President Donald Trump may be bragging on Twitter about the supposedly booming American economy, but new data reveals that nearly half of all Americans struggle to make ends meet, even as more impersonal indicators tell a story of economic health.
As Reuters reported on Wednesday, the Commerce Department has announced that the gross domestic product increased at a 4.2 percent annualized rate for the April-June quarter. This is not only a slight increase from the 4.1 percent expansion that was reported in July, but it was the fastest rate of growth since the third fiscal quarter of 2014.
As Reuters explained:
Compared to the second quarter of 2017, the economy grew 2.9 percent instead of the previously reported 2.8 percent. Output expanded 3.2 percent in the first half of 2018, rather than 3.1 percent, putting the economy on track to hit the Trump administration's target of 3 percent annual growth.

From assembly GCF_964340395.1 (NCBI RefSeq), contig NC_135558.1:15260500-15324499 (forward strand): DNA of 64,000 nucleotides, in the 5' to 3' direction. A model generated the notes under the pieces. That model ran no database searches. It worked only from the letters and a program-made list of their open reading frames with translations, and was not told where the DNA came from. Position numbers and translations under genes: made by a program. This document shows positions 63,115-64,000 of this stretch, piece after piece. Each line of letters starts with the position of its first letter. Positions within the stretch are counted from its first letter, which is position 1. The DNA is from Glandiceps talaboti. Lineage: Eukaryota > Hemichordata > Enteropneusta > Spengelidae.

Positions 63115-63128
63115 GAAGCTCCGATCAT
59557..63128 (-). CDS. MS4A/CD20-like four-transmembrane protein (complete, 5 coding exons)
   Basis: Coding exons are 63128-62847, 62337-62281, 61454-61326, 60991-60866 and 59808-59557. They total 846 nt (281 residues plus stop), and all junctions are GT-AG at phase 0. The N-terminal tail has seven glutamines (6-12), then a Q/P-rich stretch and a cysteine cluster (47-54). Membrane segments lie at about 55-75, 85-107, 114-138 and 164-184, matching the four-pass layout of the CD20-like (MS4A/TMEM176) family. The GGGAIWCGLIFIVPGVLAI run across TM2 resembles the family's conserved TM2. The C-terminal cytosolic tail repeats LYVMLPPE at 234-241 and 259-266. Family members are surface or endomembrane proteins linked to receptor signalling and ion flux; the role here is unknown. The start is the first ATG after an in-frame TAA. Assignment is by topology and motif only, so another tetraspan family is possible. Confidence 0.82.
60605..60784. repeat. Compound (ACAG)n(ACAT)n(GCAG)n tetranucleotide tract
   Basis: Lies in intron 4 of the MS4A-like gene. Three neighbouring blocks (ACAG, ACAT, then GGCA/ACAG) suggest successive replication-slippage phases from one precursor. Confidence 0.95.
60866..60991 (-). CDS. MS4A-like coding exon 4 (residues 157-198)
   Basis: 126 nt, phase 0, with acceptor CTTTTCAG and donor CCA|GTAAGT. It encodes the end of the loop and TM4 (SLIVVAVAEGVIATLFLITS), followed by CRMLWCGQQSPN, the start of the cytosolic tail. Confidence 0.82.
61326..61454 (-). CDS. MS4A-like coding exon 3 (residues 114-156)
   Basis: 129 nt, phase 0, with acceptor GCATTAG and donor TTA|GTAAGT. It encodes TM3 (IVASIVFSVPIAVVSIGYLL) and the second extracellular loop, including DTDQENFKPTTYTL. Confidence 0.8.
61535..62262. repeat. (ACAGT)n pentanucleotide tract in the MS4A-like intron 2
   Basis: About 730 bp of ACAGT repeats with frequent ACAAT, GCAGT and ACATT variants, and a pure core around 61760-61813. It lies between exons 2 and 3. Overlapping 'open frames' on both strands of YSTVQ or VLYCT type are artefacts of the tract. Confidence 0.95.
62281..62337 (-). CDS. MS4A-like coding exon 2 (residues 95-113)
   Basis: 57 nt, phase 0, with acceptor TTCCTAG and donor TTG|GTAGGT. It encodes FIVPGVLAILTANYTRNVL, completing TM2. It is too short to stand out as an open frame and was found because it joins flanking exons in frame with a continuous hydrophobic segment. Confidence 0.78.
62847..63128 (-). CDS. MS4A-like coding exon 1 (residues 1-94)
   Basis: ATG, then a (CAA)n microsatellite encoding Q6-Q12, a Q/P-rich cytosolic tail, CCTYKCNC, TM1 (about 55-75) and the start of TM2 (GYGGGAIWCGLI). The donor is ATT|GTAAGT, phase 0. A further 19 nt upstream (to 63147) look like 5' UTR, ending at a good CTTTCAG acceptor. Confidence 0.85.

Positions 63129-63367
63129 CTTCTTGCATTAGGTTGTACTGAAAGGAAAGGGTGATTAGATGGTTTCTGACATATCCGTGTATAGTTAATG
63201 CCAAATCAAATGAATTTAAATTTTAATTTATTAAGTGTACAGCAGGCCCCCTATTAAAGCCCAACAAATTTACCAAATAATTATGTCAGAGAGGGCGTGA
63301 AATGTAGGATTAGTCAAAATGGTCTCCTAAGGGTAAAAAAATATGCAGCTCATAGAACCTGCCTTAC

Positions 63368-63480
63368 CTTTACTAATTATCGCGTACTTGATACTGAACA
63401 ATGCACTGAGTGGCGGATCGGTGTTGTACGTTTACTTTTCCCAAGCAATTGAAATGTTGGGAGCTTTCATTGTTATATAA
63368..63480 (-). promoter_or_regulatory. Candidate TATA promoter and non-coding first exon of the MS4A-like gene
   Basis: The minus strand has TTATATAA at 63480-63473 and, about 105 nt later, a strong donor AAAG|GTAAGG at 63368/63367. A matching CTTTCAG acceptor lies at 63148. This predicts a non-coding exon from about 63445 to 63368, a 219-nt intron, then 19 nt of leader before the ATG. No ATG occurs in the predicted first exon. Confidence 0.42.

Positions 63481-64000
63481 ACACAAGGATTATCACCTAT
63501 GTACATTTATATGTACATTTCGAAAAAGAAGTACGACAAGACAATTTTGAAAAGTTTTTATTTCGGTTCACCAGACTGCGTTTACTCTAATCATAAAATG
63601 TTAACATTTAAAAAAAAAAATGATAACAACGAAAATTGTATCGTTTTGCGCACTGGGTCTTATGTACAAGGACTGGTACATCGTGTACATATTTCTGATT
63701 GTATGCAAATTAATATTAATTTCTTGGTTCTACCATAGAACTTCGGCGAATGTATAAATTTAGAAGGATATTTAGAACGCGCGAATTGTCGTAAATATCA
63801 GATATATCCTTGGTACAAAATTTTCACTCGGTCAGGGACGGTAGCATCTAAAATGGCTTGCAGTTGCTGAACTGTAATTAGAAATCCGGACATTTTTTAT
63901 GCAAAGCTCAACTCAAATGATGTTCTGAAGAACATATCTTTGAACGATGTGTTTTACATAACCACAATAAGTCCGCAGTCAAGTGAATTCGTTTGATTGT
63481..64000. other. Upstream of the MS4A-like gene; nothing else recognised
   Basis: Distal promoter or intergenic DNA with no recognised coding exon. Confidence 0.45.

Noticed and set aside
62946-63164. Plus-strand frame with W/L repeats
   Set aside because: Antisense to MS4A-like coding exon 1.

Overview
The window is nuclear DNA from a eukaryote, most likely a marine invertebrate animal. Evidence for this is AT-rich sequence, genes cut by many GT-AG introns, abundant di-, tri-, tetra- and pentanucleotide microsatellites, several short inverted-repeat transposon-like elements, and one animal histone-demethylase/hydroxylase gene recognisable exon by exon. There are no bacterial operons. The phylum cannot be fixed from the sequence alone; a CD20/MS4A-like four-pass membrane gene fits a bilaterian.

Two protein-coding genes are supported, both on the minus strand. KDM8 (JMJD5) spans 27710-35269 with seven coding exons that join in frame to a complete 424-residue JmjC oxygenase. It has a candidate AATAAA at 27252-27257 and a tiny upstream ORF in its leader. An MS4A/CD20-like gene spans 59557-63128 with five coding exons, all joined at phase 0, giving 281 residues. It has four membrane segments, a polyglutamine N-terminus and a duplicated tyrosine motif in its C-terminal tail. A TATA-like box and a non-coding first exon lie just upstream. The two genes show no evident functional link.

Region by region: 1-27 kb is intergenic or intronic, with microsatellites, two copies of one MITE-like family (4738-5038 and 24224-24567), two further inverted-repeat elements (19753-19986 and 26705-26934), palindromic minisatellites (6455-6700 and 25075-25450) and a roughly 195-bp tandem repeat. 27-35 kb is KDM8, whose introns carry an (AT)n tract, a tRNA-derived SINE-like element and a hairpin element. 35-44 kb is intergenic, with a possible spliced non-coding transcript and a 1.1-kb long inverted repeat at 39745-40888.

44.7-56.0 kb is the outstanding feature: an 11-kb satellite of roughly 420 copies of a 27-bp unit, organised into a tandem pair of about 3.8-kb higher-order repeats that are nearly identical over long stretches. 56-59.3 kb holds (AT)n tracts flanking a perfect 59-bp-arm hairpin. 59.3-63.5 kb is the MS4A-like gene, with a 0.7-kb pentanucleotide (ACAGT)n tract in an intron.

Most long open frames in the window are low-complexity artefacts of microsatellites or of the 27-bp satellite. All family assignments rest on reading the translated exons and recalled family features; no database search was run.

Yet as the Urban Institute noted, Americans are still struggling, despite the fact that the economy is near full employment, according to CBS News. Their study found that 39.4 percent of adults between 18 and 64 years old experienced at least one type of material hardship in 2017, meaning that they struggled to pay for food, health care, housing and/or utilities. While the researchers at the Urban Institute had expected to find disproportionate economic hardships among poor Americans, they were surprised that so many middle-class Americans have also struggled with meeting basic needs.
As CBS News explained:
Against the backdrop of President Donald Trump's boasting about low unemployment and strong economic growth, the research adds nuance to the problems facing American families. Middle-class households tend to struggle with paying their health care bills rather than utilities, for instance. Health care costs have outpaced wages and inflation, pushing more Americans into high-deductible plans, which can backfire when serious health problems arise.
It is also worth noting that, although Trump boasted about his trade policies with China helping ordinary Americans, the administration had to approve $6 billion of bailouts for farmers to avoid them being economically harmed by Chinese retaliation to his tariffs.